Making Sense of It All: Pascal and the Meaning of Life, by Tom Morris
Tom Morris explains Blaise Pascal's Pensees in an engaging and easy to read manner. Pascal is an example of a brilliant scientific mind who found it imminently reasonable to believe in God. A thought-provoking book for the person seeking understanding of the hard questions of life.
A Third Testament: A Modern Pilgrim Explores the Spiritual Wanderings of Augustine, Blake, Pascal, Tolstoy, Bonhoeffer, Kierkegaard, and Dostoevsky, by Malcolm Muggeridge
World-renowned philosopher, humorist, newspaper editor, and university rector, British writer Malcolm Muggeridge (1903–1990) is best known to American audiences for his book Something Beautiful for God (a classic biography of Mother Teresa that essentially introduced her to the West) and for his frequent appearances on Firing Line. A tart-tongued agnostic, Muggeridge was fascinated by the idea of faith, and eventually converted to Catholicism. But he never stopped searching or asking questions, which may explain his enduring appeal, which is often compared to that of his compatriots G. K. Chesterton and C. S. Lewis.
Mere Christianity, by C. S. Lewis
The perennial bestseller by the Oxford don, whose broadcast talks over the BBC during the Second World War became the basis for this remarkable book. One of the truly significant twentieth-century books explaining orthodox, “mere” Christianity, by arguably the greatest defender of the Christian faith in the last century. Do not overlook Kathleen Norris’ insightful Foreword. Anthony Burgess of The New York Times declared that Lewis is the perfect writer for the skeptic who wants to believe but finds his intellect getting in the way.
The Search for God and Guinness: A Biography of the Beer that Changed the World, by Stephen Mansfield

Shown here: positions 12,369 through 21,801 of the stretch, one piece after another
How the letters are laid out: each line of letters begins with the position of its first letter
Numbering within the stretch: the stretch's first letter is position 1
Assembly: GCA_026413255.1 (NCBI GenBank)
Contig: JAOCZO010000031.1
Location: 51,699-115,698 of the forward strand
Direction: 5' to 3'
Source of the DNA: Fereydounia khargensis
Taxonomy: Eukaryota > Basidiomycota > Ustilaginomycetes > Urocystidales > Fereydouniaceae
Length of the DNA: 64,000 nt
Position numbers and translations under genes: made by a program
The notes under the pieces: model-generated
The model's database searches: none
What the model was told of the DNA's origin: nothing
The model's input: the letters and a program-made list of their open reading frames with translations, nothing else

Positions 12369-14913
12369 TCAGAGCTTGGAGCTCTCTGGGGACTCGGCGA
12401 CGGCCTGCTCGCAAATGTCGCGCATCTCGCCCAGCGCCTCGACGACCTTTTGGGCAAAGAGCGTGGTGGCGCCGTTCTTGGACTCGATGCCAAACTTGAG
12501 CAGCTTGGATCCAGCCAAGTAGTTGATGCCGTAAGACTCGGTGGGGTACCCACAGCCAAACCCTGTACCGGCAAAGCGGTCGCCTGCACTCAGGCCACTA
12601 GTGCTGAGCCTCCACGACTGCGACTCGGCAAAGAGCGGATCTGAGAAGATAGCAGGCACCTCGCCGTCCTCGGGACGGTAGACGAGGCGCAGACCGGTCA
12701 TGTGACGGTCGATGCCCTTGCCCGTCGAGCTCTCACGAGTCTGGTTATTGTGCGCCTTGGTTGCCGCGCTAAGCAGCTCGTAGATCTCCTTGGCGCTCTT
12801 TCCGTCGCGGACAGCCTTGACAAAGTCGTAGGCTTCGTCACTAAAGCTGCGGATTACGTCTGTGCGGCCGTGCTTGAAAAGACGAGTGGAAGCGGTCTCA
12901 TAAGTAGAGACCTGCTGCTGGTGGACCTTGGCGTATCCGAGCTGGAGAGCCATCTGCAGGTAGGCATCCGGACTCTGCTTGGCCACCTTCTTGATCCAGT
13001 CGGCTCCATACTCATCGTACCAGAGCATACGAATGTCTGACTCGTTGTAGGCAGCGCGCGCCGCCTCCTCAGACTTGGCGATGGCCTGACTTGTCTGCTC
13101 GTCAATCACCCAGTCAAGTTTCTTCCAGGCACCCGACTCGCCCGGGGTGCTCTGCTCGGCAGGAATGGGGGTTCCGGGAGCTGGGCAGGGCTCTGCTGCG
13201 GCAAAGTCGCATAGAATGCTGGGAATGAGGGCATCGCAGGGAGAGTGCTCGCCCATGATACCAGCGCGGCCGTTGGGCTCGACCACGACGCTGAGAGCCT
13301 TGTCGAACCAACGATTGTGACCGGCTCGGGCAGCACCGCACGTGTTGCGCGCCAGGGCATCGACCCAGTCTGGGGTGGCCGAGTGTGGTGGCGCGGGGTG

The history of Guinness, one of the world’s most famous brands, reveals the noble heights and generosity of a great family and an innovative business. The story that began in Ireland in the mid 1700's, it is a tale that unfolds during those two and a half centuries and retells the generational drama, business adventure, industrial and social reforms, deep-felt faith, and the noble beer itself.
If I Had Lunch with C. S. Lewis: Exploring the Ideas of C. S. Lewis on the Meaning of Life, by Alister McGrath
What if you could ask C. S. Lewis his thoughts on some of the most difficult questions of life? Best-selling author, prominent academic, and sought-after speaker, Dr. McGrath sees C. S. Lewis as the perfect conversation companion for the persistent meaning-of-life questions everyone asks. What makes Lewis a good dialogue partner is that his mind traveled through a wide and varied terrain: from atheism of his early life to his conversion later in life; from his rational skepticism to his appreciation of value of human desires and imagination. The questions Lewis pondered persist today: Does life have meaning? Does God exist? Can reason and imagination be reconciled? Why does God allow suffering?